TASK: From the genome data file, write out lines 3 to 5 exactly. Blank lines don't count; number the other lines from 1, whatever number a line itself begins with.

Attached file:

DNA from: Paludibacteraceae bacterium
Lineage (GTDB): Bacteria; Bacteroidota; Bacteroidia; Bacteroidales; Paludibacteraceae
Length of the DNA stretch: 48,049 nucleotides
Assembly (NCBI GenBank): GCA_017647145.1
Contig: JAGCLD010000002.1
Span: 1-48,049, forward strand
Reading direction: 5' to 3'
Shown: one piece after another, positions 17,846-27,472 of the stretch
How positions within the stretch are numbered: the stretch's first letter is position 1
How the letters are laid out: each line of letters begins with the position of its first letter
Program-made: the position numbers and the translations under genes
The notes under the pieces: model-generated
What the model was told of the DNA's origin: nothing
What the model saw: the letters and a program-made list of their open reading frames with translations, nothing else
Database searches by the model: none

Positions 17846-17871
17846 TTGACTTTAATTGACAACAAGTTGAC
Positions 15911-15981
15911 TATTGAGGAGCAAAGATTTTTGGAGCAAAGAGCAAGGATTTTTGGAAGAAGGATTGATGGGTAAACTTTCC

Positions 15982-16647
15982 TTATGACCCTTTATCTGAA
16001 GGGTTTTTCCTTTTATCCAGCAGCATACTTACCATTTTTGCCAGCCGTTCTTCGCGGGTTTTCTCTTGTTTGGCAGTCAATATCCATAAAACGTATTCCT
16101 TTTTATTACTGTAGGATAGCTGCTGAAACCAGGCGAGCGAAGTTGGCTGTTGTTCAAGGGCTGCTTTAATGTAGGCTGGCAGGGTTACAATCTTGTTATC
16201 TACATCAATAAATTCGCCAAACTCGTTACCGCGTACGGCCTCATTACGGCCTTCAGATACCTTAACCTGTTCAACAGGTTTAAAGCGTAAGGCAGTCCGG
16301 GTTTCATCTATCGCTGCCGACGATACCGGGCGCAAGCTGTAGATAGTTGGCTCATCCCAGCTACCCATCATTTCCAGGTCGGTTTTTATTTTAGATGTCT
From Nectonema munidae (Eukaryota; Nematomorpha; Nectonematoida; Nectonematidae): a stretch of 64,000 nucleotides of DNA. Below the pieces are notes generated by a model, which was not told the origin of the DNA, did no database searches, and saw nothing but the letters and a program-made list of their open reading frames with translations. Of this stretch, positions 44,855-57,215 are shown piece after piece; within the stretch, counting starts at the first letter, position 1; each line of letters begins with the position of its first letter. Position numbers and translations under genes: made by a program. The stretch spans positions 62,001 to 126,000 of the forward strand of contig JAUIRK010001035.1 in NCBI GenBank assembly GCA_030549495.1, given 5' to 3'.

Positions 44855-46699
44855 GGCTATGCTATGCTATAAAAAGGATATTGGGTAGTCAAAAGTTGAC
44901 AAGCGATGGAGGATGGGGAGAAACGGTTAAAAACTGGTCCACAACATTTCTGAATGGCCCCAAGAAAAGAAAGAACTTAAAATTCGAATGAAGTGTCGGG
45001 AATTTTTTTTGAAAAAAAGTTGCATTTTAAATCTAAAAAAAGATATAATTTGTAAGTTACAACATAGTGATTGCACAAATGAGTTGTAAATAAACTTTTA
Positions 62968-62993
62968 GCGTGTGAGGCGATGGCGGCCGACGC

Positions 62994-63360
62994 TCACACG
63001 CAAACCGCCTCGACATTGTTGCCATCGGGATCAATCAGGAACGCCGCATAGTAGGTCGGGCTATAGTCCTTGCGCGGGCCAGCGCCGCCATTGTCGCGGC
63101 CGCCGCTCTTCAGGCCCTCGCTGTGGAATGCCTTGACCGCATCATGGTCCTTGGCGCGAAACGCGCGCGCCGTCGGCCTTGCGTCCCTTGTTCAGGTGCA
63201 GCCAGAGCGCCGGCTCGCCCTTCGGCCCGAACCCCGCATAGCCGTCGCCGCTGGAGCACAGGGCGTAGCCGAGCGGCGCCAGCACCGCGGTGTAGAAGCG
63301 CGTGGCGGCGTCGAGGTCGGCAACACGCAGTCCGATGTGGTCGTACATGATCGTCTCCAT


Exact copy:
Length of the DNA stretch: 48,049 nucleotides
Assembly (NCBI GenBank): GCA_017647145.1
Contig: JAGCLD010000002.1